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To Troll or to Cast, That is the Question

There are lots of different ways for an angler to present a bait to fish. Drifting can be effective if the wind is from the right direction, but trolling and casting are, in most places at most times, for freshwater fish, the most popular ways to try to put a bait in front of a fish. Trolling versus casting, here we go.

Casting is usually most effective in shallow water. In the spring, many species of fish are in the shallows spawning or getting ready to spawn. Let’s say you know where there’s a rock, gravel, or sand point in shallow water. To take it one step further, you believe that there are some walleyes hanging out around that structure. The spot is two- to four-feet deep and the water is clear. If you drift or troll over the spot, you’re going to spook the fish. However, if you stay within easy casting distance and cast to the fish, they’ll never know that you’re there. Or at least they won’t know until they discover your bait in their mouth. When the fish are shallow and in a small area, casting will be highly effective.

Casting isn’t just for shallow water. This was made noticeably clear to me several years ago when a group of us discovered that casting was the way to go on a lake on the outskirts of Minnesota’s Twin Cities. We had located by sonar an area in seventeen to twenty feet of water that held what we believed to be walleyes. We hovered directly over them and fished our jigs vertically below the boat. No action. After a while of no action, all of us but one boat piloted by fishing pioneer Randy Amenrud moved on to other areas in search of fish that weren’t so finicky. Randy and his partners stayed in the area where the fish were. In a last attempt to get the fish to bite, they moved off to the side of the fish and cast to them. Do you know what happened? They started catching, and they were walleyes. After they figured things out, they invited the other boats in our group to come back and get in on the action. Randy explained to us what they were doing. All of us, four boats of anglers, backed off the fish and started casting jigs to them. We all started catching. These fish had seen a lot of pressure in recent weeks and a boat hovering overhead, even at that depth, spooked them to a point where they wouldn’t bite. But if we got away from them and cast a jig into the area where they were holding, we got bit. Even in deep water a casting presentation can be productive at times.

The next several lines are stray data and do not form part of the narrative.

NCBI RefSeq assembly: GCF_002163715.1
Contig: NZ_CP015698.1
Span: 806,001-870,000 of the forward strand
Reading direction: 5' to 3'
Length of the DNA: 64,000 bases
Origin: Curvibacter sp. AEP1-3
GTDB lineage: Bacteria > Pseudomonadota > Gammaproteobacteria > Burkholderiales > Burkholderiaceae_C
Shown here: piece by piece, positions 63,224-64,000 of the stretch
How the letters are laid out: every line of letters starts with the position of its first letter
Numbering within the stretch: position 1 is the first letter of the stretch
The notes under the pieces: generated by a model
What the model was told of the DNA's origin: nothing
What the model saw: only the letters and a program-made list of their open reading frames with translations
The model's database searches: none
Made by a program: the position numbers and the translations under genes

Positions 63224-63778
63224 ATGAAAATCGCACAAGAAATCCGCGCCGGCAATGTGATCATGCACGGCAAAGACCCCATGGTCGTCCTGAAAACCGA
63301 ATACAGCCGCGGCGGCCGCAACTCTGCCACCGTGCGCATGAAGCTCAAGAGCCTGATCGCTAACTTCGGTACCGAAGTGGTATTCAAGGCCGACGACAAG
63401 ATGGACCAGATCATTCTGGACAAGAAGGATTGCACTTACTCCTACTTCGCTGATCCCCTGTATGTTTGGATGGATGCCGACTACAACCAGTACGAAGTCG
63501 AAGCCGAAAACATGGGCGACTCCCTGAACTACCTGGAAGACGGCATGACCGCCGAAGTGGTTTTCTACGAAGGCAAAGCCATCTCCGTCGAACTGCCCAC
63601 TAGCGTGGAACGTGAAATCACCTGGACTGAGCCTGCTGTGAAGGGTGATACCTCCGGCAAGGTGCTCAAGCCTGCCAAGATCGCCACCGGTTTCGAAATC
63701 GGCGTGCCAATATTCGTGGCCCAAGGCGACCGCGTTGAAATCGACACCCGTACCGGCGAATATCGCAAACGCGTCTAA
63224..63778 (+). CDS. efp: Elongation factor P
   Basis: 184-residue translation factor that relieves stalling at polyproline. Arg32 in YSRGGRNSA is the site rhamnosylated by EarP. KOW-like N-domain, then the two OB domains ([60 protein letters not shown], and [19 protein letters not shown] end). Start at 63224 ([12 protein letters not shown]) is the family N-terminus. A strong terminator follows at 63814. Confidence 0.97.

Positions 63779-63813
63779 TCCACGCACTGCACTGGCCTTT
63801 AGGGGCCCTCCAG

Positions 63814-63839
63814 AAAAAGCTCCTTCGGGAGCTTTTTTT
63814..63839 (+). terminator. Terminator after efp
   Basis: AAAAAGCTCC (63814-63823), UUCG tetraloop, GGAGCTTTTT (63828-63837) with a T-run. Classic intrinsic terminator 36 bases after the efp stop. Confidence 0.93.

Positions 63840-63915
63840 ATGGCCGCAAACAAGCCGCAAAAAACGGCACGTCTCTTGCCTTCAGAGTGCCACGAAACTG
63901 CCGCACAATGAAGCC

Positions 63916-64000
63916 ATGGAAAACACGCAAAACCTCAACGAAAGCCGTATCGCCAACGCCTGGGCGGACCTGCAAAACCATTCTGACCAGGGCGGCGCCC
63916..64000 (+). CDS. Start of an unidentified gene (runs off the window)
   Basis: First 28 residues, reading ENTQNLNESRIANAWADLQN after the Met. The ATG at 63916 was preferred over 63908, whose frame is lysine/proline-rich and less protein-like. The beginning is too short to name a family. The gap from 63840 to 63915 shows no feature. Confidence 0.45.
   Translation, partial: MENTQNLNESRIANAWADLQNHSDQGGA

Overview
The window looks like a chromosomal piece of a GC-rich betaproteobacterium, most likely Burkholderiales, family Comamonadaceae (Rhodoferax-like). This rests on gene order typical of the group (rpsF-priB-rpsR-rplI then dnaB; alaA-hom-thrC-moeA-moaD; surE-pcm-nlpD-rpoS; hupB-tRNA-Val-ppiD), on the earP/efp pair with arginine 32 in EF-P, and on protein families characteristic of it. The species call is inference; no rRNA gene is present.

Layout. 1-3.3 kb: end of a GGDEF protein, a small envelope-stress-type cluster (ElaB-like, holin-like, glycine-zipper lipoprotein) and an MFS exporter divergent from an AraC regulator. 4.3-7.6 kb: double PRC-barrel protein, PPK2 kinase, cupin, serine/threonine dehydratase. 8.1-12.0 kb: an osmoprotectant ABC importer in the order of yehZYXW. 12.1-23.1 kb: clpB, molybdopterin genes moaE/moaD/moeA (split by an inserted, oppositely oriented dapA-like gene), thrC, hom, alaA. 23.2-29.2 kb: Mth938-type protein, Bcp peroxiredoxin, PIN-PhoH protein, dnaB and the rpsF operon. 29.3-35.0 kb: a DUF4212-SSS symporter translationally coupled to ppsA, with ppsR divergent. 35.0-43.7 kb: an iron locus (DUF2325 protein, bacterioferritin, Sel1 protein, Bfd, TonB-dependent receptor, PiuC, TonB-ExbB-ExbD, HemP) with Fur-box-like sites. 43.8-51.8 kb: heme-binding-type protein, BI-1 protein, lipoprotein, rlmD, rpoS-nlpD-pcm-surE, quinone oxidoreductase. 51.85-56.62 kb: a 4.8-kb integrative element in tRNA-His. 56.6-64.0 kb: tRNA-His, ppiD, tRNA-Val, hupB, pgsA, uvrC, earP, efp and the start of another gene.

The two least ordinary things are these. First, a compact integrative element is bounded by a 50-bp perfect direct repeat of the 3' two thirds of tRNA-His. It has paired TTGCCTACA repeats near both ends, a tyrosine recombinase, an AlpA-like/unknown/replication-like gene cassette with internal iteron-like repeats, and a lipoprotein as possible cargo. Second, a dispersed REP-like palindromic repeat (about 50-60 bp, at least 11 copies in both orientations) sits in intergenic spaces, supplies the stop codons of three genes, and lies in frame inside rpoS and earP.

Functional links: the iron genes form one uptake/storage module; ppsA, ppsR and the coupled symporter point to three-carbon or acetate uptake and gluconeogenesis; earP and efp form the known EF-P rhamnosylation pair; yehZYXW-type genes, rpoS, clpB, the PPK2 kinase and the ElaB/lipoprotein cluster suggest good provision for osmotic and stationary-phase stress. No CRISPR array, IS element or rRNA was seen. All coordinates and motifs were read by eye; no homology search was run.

Trolling works best when the fish are spread out or are suspended near the surface over deep water. When they’re near the surface, you can catch them, but you must be quiet. Planer boards attach to your line and enable an angler to get their bait out to the side and away from the boat. That allows us to troll in areas that hold fish near the surface without disturbing them.

Many states allow an angler to use multiple lines. When the fish are spread out, boards enable anglers to effectively get a sizable number of lines in the water. By doing so, we can cover a variety of depths and show the fish several different lure offerings. Off Shore Tackle makes boards that are easy to use and highly effective at getting baits into the fish zone.

When you go fishing, if you’ll remember to cast for shallow fish or deeper fish that you’ve pinpointed and troll for fish that are spread out, you’ll catch more fish.

– Bob Jensen of

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